Legal Malpractice

Legal Malpractice

Malpractice: The delivery of substandard care or services by a lawyer, doctor, dentist, accountant, or other professional. Generally, malpractice occurs when a professional fails to provide the quality of care that should reasonably be expected in the circumstances, with the result that a patient or client is harmed. Such an error or omission may be through negligence, ignorance (when the professional should have known), or intentional wrongdoing. In the area of legal malpractice, the claimant must prove two things to show harm: first, that the lawyer failed to meet the standard of professional competence; and second, that if the lawyer had handled the work properly, you would have won the original case. (See also: errors and omissions) – From nolo.com

Because the laws governing claims against lawyers are complex and evolving, potential plaintiff and defendant lawyers and law firms need to carefully select their counsel.

While former clients are the most common plaintiffs, lawyers and law firms can also be sued by individuals or entities that they never represented. Former clients typically bring claims for legal malpractice (also known as professional negligence), alleging that a lawyer or law firm failed to properly handle a business transaction, lawsuit or some other matter. Depending on the circumstances, the former client may also assert claims for breach of contract or breach of fiduciary duty. Persons who were never clients of a lawyer may be able to bring a professional negligence or breach of fiduciary duty claim against the lawyer if they can show that they were expected to receive the benefit of a lawyer’s services or were otherwise owed a duty by a lawyer. Lawyers can also be sued for allegedly aiding and abetting torts committed by their clients, such as fraud, breach of fiduciary duty or malicious prosecution.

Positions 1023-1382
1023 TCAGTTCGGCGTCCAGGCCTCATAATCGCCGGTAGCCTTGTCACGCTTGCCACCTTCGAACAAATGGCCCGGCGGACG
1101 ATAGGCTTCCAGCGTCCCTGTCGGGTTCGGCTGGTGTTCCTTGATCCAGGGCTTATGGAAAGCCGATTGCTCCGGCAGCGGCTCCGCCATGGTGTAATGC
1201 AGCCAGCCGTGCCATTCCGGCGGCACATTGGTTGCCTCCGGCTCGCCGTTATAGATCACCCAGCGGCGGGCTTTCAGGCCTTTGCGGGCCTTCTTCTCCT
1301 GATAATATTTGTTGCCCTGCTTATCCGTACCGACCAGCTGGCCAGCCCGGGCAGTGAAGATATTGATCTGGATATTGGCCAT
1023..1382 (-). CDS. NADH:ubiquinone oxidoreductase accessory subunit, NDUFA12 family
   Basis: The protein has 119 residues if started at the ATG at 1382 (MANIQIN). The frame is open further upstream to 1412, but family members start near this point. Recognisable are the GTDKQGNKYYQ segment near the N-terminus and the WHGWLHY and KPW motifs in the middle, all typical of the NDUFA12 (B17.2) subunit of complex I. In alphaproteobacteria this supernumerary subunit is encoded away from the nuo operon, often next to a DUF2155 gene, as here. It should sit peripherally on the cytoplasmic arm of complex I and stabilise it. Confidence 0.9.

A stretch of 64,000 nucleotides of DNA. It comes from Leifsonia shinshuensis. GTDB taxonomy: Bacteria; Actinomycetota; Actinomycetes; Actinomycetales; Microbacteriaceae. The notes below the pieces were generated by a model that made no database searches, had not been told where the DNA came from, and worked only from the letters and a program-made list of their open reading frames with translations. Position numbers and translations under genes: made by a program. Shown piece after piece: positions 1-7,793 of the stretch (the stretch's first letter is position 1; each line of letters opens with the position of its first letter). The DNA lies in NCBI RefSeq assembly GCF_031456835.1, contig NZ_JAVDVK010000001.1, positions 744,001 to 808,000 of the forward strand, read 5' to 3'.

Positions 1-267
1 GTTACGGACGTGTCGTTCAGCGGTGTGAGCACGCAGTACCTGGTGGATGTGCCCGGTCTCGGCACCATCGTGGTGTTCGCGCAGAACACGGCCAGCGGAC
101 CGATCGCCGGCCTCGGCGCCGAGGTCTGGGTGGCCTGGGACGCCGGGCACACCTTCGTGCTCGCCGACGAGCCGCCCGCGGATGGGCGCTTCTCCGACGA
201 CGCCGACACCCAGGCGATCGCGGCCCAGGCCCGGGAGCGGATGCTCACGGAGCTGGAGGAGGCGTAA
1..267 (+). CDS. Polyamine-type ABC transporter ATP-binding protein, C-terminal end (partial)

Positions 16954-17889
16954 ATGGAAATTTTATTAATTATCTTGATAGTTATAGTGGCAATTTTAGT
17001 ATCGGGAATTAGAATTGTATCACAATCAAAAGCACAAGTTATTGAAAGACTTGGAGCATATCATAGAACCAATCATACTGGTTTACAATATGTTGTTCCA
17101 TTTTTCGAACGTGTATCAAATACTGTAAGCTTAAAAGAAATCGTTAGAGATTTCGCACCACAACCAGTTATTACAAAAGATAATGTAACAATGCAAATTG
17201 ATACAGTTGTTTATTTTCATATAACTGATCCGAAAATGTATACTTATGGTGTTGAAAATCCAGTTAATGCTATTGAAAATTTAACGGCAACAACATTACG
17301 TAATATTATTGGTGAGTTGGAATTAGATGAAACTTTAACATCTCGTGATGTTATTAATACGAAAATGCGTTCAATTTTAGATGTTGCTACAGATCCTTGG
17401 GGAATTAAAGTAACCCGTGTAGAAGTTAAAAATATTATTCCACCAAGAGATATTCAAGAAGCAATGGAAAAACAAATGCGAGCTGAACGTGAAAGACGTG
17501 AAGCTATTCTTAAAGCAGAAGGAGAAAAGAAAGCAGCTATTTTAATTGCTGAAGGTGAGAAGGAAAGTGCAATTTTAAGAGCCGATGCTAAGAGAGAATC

Lawyers who sue or defend lawyers and law firms need to have the experience and judgment to assess the strengths and weaknesses of these claims and efficiently manage their litigation. Because legal malpractice plaintiffs are obligated to prove that a lawyer’s conduct fell below the standard of care, which is often the subject of expert testimony, lawyers prosecuting and defending legal malpractice claims must understand the applicable law and make effective use of expert testimony. They must also understand, and critically analyze, the plaintiff’s burden of proving that the lawyer’s or firm’s conduct resulted in actual harm, which in many jurisdictions requires a plaintiff to prove “the case within a case.” Some available defenses are unique to legal malpractice cases. Lawyers handling legal malpractice and breach of fiduciary duty claims should also have a firm grounding in the ethical rules governing lawyers’ conduct, since such claims often arise from alleged violations of those rules and their assertion may implicate a lawyer’s ethical obligations.